US Senate Bill officially drops “ticket tax” on US private jet flights


Reynolds Jet hangar

A new US Senate Bill caused a Twitterstorm recently when it appeared to give tax breaks to US owners of private jets.

The Tax Cuts and Jobs Act, finalised on 2 December 2017, exempts private jet owners from paying taxes on various services, including maintenance and fueling.

Twitter users went into overdrive, believing that US private jet owners were exempt from all taxes.

However the fuss surrounds a two-part tax that is levied on every flight that an aircraft management company sells. The first part of that tax is set at 7.7%, the second is a flat amount for each individual flight.

Although this was originally introduced for airline passengers, it also applied to chartered private jet flights. But there was confusion surrounding whether the tax still would still apply to owners flying on their own aircraft.

Due to a lack of clarity with the language used in the original bill, the Inland Revenue Service (IRS) suspended taxing these flights in 2012. Although it later began auditing flights, it stopped doing this earlier this year.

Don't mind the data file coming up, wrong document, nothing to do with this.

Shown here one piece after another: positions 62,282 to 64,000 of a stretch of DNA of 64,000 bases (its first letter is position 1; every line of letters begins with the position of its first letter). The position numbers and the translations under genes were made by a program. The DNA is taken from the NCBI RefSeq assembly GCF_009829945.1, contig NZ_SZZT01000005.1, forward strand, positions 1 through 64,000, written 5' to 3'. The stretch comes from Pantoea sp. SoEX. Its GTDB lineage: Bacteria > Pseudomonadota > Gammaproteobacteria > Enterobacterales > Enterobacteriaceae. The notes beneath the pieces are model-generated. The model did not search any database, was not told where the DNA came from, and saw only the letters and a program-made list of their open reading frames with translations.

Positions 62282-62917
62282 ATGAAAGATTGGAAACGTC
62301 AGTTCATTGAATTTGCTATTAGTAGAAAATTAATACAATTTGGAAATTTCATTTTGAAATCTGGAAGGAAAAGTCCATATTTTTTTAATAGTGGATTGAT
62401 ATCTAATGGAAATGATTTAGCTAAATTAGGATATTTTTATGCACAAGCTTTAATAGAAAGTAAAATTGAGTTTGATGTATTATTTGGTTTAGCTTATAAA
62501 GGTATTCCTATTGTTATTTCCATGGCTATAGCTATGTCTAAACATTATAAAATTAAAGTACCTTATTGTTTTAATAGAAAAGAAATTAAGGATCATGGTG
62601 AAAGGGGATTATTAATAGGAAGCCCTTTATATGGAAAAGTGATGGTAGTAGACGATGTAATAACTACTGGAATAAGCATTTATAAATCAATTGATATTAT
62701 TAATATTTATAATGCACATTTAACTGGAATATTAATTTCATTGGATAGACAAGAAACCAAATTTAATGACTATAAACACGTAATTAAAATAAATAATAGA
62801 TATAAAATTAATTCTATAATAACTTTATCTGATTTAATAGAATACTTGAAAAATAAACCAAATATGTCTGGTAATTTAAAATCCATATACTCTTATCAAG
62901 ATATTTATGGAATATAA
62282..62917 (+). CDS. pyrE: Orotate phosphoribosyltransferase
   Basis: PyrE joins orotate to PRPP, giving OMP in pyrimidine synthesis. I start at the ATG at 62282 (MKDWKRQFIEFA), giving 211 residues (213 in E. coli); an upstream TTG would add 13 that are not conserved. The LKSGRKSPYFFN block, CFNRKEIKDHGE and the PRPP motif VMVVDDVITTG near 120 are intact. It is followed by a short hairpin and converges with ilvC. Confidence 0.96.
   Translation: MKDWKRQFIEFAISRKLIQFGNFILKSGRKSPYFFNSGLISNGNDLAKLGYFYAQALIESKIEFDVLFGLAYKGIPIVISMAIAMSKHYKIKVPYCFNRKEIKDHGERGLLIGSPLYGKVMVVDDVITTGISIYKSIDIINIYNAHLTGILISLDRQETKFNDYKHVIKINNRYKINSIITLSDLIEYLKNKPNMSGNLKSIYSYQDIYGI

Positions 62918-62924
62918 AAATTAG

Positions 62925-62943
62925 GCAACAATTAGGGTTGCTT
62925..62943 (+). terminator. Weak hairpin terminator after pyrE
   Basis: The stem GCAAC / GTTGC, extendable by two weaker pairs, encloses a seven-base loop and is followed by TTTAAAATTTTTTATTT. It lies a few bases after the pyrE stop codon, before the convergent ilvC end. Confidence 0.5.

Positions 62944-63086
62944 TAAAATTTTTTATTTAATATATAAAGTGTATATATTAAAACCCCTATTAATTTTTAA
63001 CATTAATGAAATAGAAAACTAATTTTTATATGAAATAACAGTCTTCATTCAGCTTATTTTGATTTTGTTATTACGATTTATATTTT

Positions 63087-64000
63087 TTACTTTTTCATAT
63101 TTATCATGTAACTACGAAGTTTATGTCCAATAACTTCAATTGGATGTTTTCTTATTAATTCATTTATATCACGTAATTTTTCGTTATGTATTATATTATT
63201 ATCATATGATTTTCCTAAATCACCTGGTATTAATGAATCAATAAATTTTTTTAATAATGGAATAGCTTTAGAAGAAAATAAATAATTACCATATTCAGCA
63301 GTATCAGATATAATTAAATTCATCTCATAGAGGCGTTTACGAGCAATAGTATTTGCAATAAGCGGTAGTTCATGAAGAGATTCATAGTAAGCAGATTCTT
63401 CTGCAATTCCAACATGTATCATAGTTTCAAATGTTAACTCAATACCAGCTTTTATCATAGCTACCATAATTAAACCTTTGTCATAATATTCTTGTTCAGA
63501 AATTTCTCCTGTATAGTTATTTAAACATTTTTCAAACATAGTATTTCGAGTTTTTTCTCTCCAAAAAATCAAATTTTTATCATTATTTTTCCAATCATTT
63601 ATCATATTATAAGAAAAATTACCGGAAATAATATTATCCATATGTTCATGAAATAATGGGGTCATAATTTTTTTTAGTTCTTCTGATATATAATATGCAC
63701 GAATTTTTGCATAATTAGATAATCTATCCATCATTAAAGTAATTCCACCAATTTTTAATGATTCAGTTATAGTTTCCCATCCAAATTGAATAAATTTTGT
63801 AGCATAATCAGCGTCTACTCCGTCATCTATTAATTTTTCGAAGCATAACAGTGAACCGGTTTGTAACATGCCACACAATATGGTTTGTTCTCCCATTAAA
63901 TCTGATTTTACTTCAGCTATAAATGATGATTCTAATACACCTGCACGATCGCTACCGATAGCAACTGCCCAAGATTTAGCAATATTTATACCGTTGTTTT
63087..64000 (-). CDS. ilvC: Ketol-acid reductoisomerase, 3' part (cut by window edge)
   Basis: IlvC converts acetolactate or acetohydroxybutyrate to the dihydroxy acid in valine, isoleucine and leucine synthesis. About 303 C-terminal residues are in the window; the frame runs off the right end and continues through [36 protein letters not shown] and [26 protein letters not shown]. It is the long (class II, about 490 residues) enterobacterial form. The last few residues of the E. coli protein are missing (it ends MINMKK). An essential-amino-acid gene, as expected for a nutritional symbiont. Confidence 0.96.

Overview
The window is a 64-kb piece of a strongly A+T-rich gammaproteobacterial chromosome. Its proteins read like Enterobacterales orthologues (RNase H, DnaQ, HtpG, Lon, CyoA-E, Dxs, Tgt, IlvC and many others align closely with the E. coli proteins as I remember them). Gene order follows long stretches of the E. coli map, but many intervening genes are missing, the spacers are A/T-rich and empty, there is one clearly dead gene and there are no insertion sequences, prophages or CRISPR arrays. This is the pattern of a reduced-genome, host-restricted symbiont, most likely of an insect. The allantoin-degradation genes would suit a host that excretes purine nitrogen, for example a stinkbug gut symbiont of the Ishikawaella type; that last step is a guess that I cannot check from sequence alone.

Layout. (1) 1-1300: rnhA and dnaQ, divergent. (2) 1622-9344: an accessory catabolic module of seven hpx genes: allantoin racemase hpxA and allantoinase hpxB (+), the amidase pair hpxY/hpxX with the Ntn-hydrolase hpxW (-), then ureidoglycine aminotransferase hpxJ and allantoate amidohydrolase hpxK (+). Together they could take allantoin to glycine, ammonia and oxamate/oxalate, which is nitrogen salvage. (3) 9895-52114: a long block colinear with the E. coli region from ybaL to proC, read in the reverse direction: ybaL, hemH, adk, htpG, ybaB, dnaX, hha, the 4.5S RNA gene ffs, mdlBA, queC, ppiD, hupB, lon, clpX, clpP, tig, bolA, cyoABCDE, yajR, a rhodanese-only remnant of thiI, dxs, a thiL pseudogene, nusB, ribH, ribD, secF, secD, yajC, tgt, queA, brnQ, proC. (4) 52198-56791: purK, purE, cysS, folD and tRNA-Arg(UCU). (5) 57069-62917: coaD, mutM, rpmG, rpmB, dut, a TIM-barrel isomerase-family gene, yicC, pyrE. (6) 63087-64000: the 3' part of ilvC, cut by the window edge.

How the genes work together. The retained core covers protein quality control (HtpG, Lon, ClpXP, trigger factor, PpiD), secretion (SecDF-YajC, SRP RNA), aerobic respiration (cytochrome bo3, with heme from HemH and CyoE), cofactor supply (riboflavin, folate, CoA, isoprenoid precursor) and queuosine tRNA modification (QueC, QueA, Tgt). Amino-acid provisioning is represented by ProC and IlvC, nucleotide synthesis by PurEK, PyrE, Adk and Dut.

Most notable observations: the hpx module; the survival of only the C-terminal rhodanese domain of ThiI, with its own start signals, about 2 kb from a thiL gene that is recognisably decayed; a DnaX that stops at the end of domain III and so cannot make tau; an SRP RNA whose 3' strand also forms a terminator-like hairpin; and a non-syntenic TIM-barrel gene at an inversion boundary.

According to a 2016 report by the Joint Committee on Taxation, the lost taxes would ammount to no more than $500,000 between 2017 and 2026.

Twitter was in uproar when details of the bill were released over the weekend, with some users helpfully tweeting the full applicable text:

However taxes on these flights haven’t applied since 2012, so the Bill simply clarifies that owner operated flights should not be taxed.

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